This will hopefully be the final “retrospective” Robotology post, with future posts concerning what we’re currently working on rather than what we have worked on. EDIT: this post was too damn long, so it looks like it will have to be a two-parter.. hence the absolutely hilarious title.
Previously we mentioned the first of our physics tests; we also mentioned that it had shortcomings which pretty much ruled it out as a basis for physics-driven robots — it didn’t support friction, angular constraints, or motors.
By this time we had hit the end of summer 2006, which wasn’t the most productive period of time around here in terms of Robotology: aside from the usual distractions (the standard swelteringly gross Toronto summer and video game addictions — this time it was Tetris DS, which was finally satiated when Raigan attained a paltry worldwide score of 7000) we were also busy trying to secure Telefilm funding for N on XBLA, as well as talking with Microsoft. Tedious, but nevertheless needs to be done.
After the summer we found ourselves desperately broke, and still in contract limbo with Telefilm/Microsoft, so we resigned ourselves to reluctantly doing some webgame development for “quick” cash — this is actually not as bad as it sounds; we’ve worked with one particular company several times, and the producer (or whatever you call the guy you talk with who tells you what needs to get done) is really great about letting us try different stuff. We end up learning a lot.
We also did a quick job for a Toronto studio who desperately needed help with a pinball game: the collision detection was a big mess. This seems to happen a lot with Flash/Actionscript: you have very skilled application developers assuming that their skills will transfer easily to making games overlooking the fact that there are a few quasi-game-specific areas which you don’t generally learn while writing server/e-commerce/web apps. Unfortunately pinball is probably the worst possible choice of game to make if you’ve never dealt with physics/collision before. That was a hellish week, but also quite a fun challenge.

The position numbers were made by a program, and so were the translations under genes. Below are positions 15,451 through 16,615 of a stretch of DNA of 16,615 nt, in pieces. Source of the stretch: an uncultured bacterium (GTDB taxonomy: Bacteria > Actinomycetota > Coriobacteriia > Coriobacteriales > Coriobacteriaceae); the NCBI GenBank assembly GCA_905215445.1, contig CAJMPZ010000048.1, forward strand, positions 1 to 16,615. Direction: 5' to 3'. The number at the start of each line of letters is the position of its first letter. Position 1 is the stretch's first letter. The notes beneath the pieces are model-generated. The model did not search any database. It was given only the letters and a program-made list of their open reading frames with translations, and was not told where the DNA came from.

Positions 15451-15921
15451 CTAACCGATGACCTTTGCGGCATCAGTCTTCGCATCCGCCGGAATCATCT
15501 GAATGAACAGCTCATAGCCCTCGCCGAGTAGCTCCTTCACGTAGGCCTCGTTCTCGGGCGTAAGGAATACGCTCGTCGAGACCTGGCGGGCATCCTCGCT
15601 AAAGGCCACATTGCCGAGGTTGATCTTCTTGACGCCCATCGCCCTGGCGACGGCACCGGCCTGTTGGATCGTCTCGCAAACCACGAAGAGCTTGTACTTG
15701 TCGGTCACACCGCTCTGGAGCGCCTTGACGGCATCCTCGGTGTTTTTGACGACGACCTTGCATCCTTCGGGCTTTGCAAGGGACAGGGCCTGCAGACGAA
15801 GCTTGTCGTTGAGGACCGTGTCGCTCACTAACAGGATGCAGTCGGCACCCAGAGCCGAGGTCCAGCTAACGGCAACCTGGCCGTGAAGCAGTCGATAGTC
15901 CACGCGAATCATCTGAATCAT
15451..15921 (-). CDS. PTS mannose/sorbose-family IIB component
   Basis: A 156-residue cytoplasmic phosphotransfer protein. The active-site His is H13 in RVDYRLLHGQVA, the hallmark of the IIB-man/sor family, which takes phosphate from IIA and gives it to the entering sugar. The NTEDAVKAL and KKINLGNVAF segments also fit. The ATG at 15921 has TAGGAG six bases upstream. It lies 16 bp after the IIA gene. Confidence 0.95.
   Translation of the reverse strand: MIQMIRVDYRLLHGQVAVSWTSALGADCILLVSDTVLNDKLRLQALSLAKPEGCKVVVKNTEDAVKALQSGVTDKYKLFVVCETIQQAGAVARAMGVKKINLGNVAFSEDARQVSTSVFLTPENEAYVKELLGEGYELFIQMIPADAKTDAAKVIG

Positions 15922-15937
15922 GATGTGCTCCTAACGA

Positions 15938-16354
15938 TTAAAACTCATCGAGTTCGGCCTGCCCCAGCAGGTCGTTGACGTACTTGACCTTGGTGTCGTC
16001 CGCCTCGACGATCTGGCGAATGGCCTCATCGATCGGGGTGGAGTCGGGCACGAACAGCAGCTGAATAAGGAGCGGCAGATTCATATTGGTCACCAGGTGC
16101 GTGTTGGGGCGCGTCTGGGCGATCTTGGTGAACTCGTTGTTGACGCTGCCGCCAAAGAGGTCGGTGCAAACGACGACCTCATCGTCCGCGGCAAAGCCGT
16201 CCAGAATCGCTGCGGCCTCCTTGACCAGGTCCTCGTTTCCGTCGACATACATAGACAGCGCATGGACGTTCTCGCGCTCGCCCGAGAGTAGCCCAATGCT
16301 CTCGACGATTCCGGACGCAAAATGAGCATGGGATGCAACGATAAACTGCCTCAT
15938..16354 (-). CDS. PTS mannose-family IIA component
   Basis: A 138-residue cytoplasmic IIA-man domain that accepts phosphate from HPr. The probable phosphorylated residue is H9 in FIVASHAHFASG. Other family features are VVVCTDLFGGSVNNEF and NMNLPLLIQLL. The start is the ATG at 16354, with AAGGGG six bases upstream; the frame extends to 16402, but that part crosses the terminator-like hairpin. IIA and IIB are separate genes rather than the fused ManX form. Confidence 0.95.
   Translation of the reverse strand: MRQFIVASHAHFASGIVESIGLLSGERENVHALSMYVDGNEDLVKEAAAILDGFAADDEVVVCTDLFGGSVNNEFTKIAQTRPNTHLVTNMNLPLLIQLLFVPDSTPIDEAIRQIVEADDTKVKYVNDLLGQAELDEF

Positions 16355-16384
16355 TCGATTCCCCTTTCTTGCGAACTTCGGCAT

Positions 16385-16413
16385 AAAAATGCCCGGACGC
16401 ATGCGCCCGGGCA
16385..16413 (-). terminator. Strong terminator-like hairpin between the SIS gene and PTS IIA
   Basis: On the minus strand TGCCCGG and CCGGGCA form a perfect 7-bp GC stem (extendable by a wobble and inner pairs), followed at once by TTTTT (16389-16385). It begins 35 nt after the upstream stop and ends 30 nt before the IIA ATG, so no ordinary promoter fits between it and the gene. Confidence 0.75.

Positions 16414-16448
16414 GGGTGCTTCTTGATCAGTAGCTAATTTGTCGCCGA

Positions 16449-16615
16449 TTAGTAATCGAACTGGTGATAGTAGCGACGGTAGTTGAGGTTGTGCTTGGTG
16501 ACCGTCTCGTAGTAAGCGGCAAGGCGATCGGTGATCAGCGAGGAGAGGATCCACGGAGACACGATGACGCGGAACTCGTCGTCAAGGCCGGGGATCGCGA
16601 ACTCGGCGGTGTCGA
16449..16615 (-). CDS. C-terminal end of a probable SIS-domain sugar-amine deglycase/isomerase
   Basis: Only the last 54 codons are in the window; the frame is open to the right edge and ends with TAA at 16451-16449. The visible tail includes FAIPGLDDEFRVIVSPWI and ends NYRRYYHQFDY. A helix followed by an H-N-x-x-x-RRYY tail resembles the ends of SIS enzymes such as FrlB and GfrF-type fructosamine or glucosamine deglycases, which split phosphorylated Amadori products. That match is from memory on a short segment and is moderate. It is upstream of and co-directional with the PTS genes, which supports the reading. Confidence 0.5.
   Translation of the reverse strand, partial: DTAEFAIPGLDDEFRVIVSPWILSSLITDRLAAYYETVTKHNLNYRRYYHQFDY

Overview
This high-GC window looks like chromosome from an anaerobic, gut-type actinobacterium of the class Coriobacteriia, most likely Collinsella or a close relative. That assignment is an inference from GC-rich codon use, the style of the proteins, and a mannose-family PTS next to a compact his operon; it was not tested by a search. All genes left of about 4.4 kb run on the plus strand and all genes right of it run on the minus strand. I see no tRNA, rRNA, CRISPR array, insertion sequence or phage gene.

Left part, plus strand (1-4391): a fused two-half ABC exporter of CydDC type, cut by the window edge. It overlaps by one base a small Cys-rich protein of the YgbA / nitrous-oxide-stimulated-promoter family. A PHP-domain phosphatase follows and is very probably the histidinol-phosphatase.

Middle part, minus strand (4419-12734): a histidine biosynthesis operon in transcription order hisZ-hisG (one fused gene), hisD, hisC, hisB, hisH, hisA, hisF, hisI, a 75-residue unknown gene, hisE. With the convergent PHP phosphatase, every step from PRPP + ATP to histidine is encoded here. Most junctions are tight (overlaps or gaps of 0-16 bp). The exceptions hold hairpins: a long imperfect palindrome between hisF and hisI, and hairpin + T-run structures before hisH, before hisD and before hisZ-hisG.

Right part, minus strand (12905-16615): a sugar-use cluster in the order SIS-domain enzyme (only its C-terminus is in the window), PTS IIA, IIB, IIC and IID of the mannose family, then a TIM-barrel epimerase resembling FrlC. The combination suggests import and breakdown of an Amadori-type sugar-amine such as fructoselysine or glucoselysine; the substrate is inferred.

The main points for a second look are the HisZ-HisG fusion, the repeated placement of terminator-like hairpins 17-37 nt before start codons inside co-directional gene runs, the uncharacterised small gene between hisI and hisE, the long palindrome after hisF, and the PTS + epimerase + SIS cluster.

Anyway, our narrative has now made its way to the current year, good old 2007. In January we sat down and got back to work on Robotology, starting by figuring out exactly what the hell was going on with the simulator. Raigan was getting pretty stressed out by this point — in the spring of 2006 he game down with stress-induced shingles, and while the extended schedule helped to relieve the pressure that summer, the clock had started to tick yet again.
Thankfully, Mare came up with a fantastic plan: rather than scrambling about randomly, we would make a list of technologies which were known to solve the problems we were facing, and then systematically try to implement each one until we found something that worked. If nothing worked, we would revise our design to fit with whatever our technology could handle. The genius of this plan, amazingly, was that it was a plan: a nice, simple recipe for accomplishing a goal.
So, plan in hand, we made our list of the known technologies for simulating articulated bodies:
- mass+spring systems:
- impulse-based rigid bodies:
- esoteric/alternative particle-based methods:
Actually, this is a list of known technologies which not only do what we need, but which (more importantly) we could realistically implement! There are a wide variety of other methods which we rejected due to the fact that they were beyond our ability to comprehend well enough to use:
- The entire family of reduced-coordinate methods, which are pretty much custom-made for simulating articulated bodies as we needed, but which sadly require an understanding of “generalized coordinates”. These are things so terrifyingly difficult to understand/visualize/intuit that someone actually invented a completely different simulation methodology, just to avoid having to learn them! If you are interested, Kokkevis’ GDC2004 presentation is a good start.
- David Wu’s amazingly awesome implicit-Euler-based solver, whose presentations we read diligently every few months and yet still have only a 10-15% understanding of. This is really unfortunate since he actually presents a fully working method for doing exactly what we want to do: physically-driven skeletal animation. Sadly we just can’t quite wrap our heads around the advanced numerical/optimization math required.
- Weinstein/Guendelman-type iterative impulse-based methods; while these have definitely been used with success (jiglib), we felt that they didn’t really do anything that the previously-listed Catto/Bender methods didn’t, while being more involved/complex. So, why bother?
Hmm.. this post is definitely getting long. The results of our systematic experimentation will have to wait until next time.